Troy A. Portis
Two men were charged Sunday for the killing and disposing of a black wolf found on Thane Road last month.
The Alaska State Troopers received a tip from a confidential informant that led to officials charging Troy A. Portis, 34, and Patrick Peterson, 49, both of Juneau, with crimes associated with the animal's death, said Steve Hall, a sergeant with the troopers' Bureau of Wildlife Enforcement.
Portis is charged with taking a wolf when the season is closed, failing to salvage the animal's hide and unlawful possession and transportation of the animal. Peterson is charged with unlawful possession and transportation of game.
All are misdemeanor charges and can carry a fine of up to $10,000 and a sentence of one year in jail. The two men also can lose their hunting privileges and any firearms used in the incident can be confiscated.
Peterson and Portis are scheduled to appear in court Sept. 7.
Both suspects were unreachable by phone. Peterson told local radio station KINY that Portis did not realize the season was closed when he shot the wolf, and out of panic, he discarded the carcass.
The shooting occurred on July 16 near Glacier Creek at Taku Inlet, according to state troopers.
Though similar in appearance, officials at the Alaska Department of Fish and Game investigating the case said the slain animal is most likely not "Romeo," a local celebrity wolf often spotted trekking across a frozen Mendenhall Lake in the winter and playing with dogs accompanied by hikers.
The department has received a report of a black wolf sighting in the Mendenhall Valley since the slain animal was found last month, said Doug Larsen, Southeast regional supervisor for the Division of Wildlife Conservation.
Hair samples collected from the slain wolf and from the wolf that frequents the Mendenhall Lake area are being analyzed for a DNA match, but results will not be known for several months, Larsen said.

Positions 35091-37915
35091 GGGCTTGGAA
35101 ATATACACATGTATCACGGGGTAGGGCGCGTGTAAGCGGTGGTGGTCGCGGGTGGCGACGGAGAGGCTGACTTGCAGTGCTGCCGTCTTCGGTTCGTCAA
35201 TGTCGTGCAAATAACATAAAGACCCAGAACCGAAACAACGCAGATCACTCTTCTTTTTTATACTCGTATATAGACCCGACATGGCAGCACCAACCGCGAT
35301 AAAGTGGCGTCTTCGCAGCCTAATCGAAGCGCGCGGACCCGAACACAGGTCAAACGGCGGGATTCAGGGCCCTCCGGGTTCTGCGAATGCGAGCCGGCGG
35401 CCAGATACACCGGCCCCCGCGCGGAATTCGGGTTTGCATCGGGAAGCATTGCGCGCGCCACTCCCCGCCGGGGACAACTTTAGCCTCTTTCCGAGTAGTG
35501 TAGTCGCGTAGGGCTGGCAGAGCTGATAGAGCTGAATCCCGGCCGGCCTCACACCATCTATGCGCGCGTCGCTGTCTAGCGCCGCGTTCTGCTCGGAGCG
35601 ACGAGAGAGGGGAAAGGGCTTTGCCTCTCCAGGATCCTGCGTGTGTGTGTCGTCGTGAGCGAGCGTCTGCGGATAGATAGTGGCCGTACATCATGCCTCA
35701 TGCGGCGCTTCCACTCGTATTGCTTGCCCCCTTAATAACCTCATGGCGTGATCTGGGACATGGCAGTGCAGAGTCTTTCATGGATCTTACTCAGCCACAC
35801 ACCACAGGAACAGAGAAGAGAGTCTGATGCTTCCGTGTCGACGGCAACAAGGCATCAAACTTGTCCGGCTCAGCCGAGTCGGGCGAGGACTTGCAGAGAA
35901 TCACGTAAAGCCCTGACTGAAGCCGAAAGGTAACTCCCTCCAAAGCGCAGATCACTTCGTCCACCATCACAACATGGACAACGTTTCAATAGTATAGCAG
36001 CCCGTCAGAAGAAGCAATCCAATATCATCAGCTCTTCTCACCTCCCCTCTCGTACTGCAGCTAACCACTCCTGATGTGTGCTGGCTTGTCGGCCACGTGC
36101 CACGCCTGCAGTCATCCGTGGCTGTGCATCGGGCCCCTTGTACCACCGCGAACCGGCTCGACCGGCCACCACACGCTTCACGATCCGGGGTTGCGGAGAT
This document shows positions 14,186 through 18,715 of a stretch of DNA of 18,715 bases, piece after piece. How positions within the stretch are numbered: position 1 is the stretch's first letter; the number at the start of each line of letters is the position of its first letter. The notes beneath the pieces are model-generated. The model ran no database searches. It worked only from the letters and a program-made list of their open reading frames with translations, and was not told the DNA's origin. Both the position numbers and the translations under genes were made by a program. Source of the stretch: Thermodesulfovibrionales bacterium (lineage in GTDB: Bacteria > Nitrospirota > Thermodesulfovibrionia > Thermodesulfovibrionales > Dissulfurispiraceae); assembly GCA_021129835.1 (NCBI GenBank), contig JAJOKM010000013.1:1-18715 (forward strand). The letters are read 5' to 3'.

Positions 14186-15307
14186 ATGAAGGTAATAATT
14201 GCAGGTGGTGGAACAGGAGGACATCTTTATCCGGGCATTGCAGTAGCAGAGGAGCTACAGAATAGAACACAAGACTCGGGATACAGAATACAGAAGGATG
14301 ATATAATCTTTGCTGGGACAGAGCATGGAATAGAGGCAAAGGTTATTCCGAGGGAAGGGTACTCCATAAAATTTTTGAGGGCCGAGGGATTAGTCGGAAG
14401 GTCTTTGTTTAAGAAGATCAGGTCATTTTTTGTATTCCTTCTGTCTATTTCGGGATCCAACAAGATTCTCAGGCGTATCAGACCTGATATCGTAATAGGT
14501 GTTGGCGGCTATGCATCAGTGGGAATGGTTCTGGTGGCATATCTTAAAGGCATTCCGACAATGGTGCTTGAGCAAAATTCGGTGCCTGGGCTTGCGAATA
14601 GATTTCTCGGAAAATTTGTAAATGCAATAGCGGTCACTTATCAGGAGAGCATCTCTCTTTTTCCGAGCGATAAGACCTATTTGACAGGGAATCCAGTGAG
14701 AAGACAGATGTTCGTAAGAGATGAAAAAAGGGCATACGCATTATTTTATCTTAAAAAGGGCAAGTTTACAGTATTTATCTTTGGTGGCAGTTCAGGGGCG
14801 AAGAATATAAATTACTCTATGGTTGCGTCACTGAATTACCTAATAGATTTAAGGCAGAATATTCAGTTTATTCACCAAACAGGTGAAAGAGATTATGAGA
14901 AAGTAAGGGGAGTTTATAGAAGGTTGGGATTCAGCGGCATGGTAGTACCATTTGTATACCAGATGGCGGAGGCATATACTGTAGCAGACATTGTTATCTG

"Even without the DNA results, we feel confident that the wolf in Thane was a different animal," he added.
The way the animal was disposed was the most unusual aspect of the case, Larsen said.
"Normally, you don't find a dead animal killed by humans lying on the road," he added.
The wolf was fatally shot three times and its throat was slit, according to the department.
Alaska Sled Dog Tours and a separate group of Juneau residents were pledging a combined $9,000 for information leading to the prosecution of the wolf-killers. That offer still holds, whether or not the wolf was Romeo. But neither group has heard from troopers about the source of the tip.
"We're a little bit in the dark about it," said Joel Bennett, one of the group members. "We're really pleased if the reward was the catalyst for the person coming forward.
"(The pledges) just reflect how much people care about local wildlife here," he said. "I think there was this undercurrent of outrage that something that valuable could be snuffed out by some clueless person."
* Andrew Petty can be reached at email@example.com